There are several ways to get a degree without going broke, which is good news if you don't want to graduate college with a mountain of student debt. A college degree can be the ticket to a better job opportunity and a higher salary. But unfortunately, there's a cost to higher education. Rather than let the cost of tuition scare you away from a college campus, here are seven ways to get a degree without going broke.
1. Keep Your Grades up
Maintaining high grades is one of the best ways to get a degree without going broke. If you maintain a high GPA in high school, you might qualify for scholarships or grants, which don't have to be repaid. And if you keep your grades up in college, this can open the door to a graduate school scholarship.
2. Go to a Public University
According to a 2011 College Board report, students at a four-year private school on average paid $38,589 for tuition, fees and room and board. However, students attending an in-state public university paid just over $17,000. If you need to apply for student loans, but you don't want to deal with large student debt, attend an in-state public school.
3. Commute to Campus
Living at home with your parents and commuting to campus is another way to save money. As a commuter, you'll only pay tuition and fees. You'll avoid the cost of room and board, which can significantly reduce the amount of student aid you'll need each semester.
4. Buy Used Books Online
You may prefer purchasing brand new books, but as someone who once spent $500 for books for just one semester, you're better off buying used or getting digital versions of books, if available. Another approach is sharing books with a fellow classmate who has a similar class schedule. I know a couple of people who shared college books with a roommate or friend. It worked because they had a different class and study schedule.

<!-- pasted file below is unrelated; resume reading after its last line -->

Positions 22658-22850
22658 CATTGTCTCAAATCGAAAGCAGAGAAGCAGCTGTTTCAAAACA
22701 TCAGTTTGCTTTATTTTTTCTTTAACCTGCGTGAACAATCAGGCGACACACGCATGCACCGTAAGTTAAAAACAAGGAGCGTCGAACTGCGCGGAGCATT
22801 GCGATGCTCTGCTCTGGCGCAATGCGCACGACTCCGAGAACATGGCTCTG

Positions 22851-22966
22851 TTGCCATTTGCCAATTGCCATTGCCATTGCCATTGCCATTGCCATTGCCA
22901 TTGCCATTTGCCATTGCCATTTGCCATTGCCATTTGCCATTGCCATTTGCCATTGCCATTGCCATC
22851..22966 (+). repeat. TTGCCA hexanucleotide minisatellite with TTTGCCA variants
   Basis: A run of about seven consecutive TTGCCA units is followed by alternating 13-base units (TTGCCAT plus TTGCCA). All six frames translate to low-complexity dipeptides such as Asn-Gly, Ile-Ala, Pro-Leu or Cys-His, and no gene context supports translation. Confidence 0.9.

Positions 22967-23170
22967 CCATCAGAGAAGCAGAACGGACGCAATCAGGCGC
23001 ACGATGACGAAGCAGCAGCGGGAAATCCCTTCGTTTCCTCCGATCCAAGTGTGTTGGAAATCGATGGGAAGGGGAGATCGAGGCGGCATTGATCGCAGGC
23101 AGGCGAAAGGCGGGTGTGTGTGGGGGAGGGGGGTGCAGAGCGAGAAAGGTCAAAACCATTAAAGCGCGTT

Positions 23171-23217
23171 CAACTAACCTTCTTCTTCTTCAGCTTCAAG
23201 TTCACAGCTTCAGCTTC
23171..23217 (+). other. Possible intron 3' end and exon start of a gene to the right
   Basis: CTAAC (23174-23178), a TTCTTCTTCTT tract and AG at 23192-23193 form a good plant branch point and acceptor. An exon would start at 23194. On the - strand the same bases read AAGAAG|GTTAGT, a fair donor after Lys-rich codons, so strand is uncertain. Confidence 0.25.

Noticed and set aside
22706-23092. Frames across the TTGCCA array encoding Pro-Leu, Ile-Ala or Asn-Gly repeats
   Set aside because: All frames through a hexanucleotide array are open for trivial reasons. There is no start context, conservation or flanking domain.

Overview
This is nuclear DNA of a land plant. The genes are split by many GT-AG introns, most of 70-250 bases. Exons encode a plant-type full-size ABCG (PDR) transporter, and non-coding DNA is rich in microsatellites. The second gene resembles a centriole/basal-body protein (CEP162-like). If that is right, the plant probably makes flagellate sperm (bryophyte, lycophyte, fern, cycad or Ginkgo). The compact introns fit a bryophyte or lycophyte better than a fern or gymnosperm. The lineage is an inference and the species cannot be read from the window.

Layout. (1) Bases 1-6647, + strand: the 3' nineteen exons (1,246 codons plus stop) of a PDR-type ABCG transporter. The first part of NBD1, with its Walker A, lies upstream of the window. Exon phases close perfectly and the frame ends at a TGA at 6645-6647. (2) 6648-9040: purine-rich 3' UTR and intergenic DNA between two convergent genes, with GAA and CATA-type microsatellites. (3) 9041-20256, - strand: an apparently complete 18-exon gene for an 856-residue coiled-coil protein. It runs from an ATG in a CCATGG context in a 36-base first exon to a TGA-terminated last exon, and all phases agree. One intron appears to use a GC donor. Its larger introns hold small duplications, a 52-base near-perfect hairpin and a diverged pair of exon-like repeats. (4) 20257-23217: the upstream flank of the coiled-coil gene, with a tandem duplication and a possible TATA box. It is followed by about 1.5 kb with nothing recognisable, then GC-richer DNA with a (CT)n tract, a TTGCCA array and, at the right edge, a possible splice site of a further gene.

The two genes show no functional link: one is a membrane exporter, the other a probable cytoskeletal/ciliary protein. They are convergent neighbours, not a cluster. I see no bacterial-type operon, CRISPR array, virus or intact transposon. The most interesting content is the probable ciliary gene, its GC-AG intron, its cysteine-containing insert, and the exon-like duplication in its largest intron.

5. Pay Your Way through School
With a student loan, it's easy to forget about your student debt. However, you can reduce the amount of your student loan by making in school payments. Your first payment with a federal loan isn't due until 6 to 9 months after graduation. But if you’re working while in school, periodic payments to your student loan lender can knock down this balance.
6. Don’t Defer Debt
Deferments and forbearance are practical solutions if you cannot afford your student loan payments after graduation. But if you have money to start making payments, don't defer or ask for a forbearance. In some instances, interest continues to accrue during the forbearance period, which increases your total balance.
7. Only Take the Classes You Need
Student loan debt can quickly increase when you start taking courses outside your curriculum. Understandably, you might be interested in other subjects. But if you decide to take additional courses “for fun,” pay for these out of your pocket.
Getting a college degree is expensive, and the cost of tuition increases just about every year. You might not be able to avoid student loan debt, but if you make wise decisions you can graduate with the least amount of debt possible. What are other practical ways to get a college degree without going broke?